Sunday, November 8, 2009

The Chief of the Constitutional Court

Last Tuesday, the Constitutional Court (MK) held a public session of the Judicial Review on the Corruption Eradication (KPK) Law No. 30/2002 Article 32 requested by suspended KPK Vice Chairmen Bibit Samad Rianto and Chandra Hamzah.

The session was very special because MK disclosed a six hours recording of phone conversation between those who were involved in the alleged conspiracy to criminalize the KPK.

After the session, President Susilo Bambang Yudoyono (SBY) ordered anyone whose names were mentioned in the said recording to step down from their official positions. As a result, Chief of Police Investigation Agency Com. Gen. Duadji & Vice Attorney General A.H Ritonga have stepped down from their offices.

The disclosure of above recording can only be carried out because of the persistent decision of MK's Chief Prof. Dr. Mahfud MD. and full support of all Constitutional Judges to preserve justice.

Considering the above, many people have been very grateful at Dr. Mahfud MD. This morning, I read an article about him on Kompas Newspaper in which he emphasized that MK will enforce Justice as a combination of written Law and Common Sense. Here is his brief biodata :
Professor Dr. H. Mohammad Mahfud Mahfuddin, SH.,SU., born in Sampang, Madura, East Java, 13 May 1957, married to Zaizatun Nihayati, SH. with three children.
He became Chief of the Constitutional Court on 1 May 2008. Before that he was the Minister of Defense (2000-2001), Minister of Law (2001), member of House of Representative (DPR) from the Nation Awakening Party (PKB). On top of that, he still teach at the Universitas Islam Indonesia (UII) Yogjakarta.


Considering the above and the fact that most of Indonesia's current leaders are getting very old, I believe that Prof. Dr. Mahfud MD.(52) can be considered as one of the potential top leaders in the future.

Photo: Coutesy of Wikipedia.

10 comments:

Julong said...

Various information,i like to read your articles.

H. Nizam said...

Julong,

Thank you. I am happy that you like my blog.

Willow and Wattle said...

Great post!

H. Nizam said...

Willow and Wattle,

Thank you. It's good to see you again.

Edwin's Personal Blog said...

Good belief. A clean and determined man deserves to be crowned a president in the future...

H. Nizam said...

Edwin,

Yes, we really a clean and determined man to be our next president.

Rob Baiton said...

Harry...

I think (personal belief) that one needs to be wary of common sense. Common sense is subjective and not objective, and can therefore be a little bit dangerous if judges start making decisions based on their common sense.

For example: the US constitution and the right to bear arms.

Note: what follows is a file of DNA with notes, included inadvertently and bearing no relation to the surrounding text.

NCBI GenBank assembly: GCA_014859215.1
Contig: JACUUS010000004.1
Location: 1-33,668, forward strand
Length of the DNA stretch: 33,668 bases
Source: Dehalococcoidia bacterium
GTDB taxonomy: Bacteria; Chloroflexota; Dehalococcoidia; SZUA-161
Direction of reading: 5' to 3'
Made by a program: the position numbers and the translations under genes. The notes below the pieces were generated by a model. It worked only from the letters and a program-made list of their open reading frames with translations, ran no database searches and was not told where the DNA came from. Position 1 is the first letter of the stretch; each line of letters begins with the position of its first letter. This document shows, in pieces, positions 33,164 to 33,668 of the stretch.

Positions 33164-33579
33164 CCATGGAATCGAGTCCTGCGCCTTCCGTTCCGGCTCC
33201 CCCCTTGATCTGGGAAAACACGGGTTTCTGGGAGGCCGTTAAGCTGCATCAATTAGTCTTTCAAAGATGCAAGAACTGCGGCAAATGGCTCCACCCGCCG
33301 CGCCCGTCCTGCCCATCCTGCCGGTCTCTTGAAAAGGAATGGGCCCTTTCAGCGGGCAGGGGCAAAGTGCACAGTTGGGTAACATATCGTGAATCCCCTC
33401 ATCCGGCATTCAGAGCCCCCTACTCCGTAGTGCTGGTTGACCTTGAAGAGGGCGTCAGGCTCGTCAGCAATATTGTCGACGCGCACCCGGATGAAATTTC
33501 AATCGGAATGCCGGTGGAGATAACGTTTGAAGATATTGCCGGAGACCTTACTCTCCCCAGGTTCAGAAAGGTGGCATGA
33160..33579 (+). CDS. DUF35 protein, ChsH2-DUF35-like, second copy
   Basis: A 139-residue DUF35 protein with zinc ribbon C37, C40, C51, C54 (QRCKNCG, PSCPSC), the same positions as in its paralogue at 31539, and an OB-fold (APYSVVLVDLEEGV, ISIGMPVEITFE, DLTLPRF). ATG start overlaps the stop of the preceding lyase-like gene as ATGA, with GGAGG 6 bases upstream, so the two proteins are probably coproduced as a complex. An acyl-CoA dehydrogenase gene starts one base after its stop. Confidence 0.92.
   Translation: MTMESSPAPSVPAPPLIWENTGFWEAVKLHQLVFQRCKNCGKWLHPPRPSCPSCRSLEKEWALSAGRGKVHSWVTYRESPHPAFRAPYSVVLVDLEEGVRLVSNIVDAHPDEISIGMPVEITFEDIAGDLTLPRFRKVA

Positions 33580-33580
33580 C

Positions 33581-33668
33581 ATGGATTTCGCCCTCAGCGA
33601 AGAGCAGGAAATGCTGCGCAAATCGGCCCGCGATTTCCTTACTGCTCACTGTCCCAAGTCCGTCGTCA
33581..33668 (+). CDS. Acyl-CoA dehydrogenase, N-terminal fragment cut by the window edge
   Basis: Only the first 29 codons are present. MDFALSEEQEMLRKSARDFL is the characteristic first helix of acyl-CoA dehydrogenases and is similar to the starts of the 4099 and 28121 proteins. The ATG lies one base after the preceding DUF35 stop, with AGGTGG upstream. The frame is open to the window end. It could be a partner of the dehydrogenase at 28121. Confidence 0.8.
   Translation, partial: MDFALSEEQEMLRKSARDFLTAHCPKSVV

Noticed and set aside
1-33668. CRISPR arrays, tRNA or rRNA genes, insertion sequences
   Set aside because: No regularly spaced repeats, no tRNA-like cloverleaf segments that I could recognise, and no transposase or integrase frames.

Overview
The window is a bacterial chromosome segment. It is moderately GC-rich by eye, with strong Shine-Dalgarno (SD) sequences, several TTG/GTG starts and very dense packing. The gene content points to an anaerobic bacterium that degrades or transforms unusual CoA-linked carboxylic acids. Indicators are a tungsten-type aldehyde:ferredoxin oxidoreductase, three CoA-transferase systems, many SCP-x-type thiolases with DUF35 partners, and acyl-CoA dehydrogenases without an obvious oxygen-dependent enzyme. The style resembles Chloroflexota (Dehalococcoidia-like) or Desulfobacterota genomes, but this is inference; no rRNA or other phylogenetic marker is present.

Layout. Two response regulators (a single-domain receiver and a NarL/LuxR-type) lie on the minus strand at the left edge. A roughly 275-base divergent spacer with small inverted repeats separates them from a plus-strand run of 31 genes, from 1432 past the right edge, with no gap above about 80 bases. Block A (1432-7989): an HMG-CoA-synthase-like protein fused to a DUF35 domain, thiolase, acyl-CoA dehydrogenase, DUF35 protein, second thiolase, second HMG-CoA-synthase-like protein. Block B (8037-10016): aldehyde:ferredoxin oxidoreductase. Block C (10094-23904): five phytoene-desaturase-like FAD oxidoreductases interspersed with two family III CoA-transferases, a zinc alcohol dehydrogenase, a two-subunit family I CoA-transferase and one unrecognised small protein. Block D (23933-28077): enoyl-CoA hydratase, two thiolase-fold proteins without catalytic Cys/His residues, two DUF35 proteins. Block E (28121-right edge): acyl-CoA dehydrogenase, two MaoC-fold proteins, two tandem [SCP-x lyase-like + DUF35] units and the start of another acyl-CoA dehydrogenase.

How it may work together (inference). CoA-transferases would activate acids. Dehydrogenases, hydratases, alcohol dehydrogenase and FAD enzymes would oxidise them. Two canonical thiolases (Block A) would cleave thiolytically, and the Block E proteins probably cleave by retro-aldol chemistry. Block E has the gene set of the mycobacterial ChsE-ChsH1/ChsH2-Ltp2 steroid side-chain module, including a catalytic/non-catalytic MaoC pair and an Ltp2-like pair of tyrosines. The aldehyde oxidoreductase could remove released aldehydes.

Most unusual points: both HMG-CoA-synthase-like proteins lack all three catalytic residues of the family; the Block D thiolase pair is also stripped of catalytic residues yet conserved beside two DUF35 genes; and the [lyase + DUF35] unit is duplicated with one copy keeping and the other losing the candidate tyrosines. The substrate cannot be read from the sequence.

Common sense would say that with the number of deaths resulting from gun related violence that it is necessary to eliminate the right to bear arms for all but police officers and armed forces personnel (I am sure that there are arguments for and against the proposition here - just Devil's Advocating it a little bit).

What do you think would happen if the US Supreme Court made a decision based on common sense in this regard?

H. Nizam said...

Rob,

I agree that "common sense" is subjective, but it would be different if common sense is used in combination with implementation of the law.

For example Anggodo was not named as defamation suspect although the recording mentioned him saying that SBY is involved, because the police thought that Anggodo say it only to one person not to a crowd.
If common sense is used, the police should also consider that disclosure of recording has made the conversation exposed to public.

colson said...

The majority in Parliament, the Attorney General's Office ánd the Police seem to have united against KPK. But the Constitutional Court had the guts to back the committee.

It's decision is remarkable, to say the least. Factually it means it payed service to public transparency ( perhaps at the cost of slightly bending the rules; which at the stage the judiciary is in, might not be a bad idea in as long as it is an exemption dictated by the current exceptional circumstances) and by it's decision the Police and AGO have been seriously rebuked.

I think it's admirable. It offers the president an opportunity to get out of his hiding.

H. Nizam said...

Colson,

As mentioned by its chief, the Constitutional Court allowed public disclosure of the recording merely as a Shock Therapy for corruption problems in Indonesia which have reached a very terrifying condition.
Otherwise settlements would be not different previous ones. Such brave action is needed right now.
Especially when most officials, incl. newly elected members of house of reps. supported those who were against KPK.